What is RFID? If you don't know, you'd better learn. It may not be long before a large business customer asks you to start implementing it into your inventory for easier logistics
RFID is short for radio frequency identification and, essentially, it's a super high-tech bar-code technology.
How it works: Products and/or their packages carry RFID tags, which are tiny microchips that store serial numbers and other information that's unavailable on bar codes. The tags transmit data to an electronic reader that translates it for use in a computer.
RFID readers can collect data from tags within a 10- to 300-foot range, compared to the necessary point-blank range of
bar-code readers. That allows real-time inventory tracking, reducing labor costs and theft. Industries hot on RFID technology include retail, transportation, security and health care.
Led by large businesses, RFID use is growing 45 percent a year, according to research firm Venture Development Corp.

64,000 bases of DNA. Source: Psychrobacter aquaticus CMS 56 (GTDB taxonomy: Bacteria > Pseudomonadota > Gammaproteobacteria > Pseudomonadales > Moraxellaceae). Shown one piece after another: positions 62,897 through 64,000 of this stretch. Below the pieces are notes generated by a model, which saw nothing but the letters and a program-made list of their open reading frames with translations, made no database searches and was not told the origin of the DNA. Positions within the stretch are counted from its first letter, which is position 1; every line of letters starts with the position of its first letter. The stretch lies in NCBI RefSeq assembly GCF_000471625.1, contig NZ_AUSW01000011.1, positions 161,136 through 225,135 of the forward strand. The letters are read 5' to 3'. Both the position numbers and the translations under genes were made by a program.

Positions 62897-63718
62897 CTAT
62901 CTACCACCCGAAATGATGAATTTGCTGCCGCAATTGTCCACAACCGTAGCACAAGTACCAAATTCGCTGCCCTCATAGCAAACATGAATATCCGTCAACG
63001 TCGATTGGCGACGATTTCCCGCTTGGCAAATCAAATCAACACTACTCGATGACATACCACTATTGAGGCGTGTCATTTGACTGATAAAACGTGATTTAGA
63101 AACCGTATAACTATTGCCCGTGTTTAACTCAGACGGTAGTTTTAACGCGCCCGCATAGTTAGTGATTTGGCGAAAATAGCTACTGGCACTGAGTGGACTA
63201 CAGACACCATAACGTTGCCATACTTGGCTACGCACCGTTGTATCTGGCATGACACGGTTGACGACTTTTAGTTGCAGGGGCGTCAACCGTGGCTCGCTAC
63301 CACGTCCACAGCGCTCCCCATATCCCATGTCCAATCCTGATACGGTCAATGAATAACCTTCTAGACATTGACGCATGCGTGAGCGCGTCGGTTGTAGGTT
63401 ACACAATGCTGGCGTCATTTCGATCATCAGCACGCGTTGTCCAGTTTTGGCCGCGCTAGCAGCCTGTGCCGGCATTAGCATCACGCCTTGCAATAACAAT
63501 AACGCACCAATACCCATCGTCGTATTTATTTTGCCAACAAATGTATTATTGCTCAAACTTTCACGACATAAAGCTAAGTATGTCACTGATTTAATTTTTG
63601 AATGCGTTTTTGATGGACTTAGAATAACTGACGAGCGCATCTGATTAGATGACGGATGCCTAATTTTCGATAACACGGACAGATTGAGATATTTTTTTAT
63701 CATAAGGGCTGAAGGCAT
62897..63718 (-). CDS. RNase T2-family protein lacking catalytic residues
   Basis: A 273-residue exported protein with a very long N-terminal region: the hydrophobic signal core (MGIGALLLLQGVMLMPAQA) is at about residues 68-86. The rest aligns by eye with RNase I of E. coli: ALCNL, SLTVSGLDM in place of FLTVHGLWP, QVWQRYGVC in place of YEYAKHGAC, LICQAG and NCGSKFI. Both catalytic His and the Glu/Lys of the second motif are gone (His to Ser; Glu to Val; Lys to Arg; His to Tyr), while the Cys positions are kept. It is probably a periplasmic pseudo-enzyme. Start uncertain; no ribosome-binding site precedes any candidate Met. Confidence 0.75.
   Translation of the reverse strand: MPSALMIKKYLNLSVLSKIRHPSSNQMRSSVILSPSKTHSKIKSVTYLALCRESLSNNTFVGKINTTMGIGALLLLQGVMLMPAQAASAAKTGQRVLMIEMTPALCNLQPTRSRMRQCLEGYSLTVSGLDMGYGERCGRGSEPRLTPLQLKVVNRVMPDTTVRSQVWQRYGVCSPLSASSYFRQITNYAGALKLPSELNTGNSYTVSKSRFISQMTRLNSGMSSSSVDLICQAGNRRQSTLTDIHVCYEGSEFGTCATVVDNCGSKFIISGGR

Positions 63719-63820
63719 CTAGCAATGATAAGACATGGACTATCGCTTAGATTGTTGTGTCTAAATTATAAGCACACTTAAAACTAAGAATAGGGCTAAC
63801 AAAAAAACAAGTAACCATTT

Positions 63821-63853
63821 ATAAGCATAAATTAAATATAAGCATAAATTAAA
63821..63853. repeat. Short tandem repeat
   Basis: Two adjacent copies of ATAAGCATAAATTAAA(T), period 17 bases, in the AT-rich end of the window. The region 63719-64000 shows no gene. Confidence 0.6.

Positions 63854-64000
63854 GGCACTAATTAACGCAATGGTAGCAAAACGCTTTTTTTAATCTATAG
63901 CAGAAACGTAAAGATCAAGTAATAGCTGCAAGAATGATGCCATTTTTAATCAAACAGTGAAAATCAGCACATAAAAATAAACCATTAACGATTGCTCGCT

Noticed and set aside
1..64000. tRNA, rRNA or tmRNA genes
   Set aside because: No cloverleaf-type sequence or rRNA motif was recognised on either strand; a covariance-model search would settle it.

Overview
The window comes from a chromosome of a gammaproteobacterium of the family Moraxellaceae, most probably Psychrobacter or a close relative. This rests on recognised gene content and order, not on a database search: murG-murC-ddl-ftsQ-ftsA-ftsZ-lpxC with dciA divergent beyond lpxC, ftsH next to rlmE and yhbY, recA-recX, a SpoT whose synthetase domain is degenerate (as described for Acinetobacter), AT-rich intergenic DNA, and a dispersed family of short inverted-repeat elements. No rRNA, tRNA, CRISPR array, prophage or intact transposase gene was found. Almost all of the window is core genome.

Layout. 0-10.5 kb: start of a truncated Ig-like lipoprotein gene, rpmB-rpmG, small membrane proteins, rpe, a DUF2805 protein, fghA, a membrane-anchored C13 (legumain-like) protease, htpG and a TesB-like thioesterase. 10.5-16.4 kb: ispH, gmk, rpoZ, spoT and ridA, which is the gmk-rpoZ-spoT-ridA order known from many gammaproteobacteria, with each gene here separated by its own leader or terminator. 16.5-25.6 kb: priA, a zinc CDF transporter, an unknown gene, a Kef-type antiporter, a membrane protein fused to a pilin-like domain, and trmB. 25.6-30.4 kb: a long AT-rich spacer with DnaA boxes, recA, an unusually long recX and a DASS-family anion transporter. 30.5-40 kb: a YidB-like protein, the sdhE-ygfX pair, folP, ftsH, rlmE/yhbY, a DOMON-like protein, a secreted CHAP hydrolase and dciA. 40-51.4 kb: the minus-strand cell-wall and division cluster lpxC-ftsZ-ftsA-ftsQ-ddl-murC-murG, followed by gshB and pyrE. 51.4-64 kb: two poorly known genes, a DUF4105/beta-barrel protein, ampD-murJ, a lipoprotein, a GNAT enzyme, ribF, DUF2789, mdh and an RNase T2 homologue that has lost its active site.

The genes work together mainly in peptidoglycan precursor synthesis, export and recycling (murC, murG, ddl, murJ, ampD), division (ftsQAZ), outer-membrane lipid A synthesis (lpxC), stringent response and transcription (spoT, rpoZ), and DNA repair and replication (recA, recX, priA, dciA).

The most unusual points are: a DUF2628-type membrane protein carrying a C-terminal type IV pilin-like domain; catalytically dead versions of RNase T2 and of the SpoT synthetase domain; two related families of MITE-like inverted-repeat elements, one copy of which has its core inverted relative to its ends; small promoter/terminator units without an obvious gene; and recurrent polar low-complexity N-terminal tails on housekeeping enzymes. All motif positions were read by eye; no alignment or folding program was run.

The technology has been around since the 1940s, but it's only now becoming affordable. Readers cost at least $1,000 each. Most tags sell for 30 to 50 cents apiece. RFID costs continue to drop.
Key point: Large businesses are starting to require their suppliers to place RFID tags on their products. Example: Wal-Mart and the Department of Defense are requiring a total of 53,000 suppliers to use RFID tags on cases and pallets of products by January 2005. Those suppliers will eventually pass along the mandate to their smaller manufacturers and distributors.
Technology companies are pushing to develop RFID-based supply-management software for small and midsize businesses. Microsoft plans to release a RFID-based warehouse management system for small and midsize companies in 2005 and a version for retailers in 2006. Oracle and IBM are pursuing similar strategies.
To learn more about RFID tags, go to:
• www.rfid2004.com/ about.html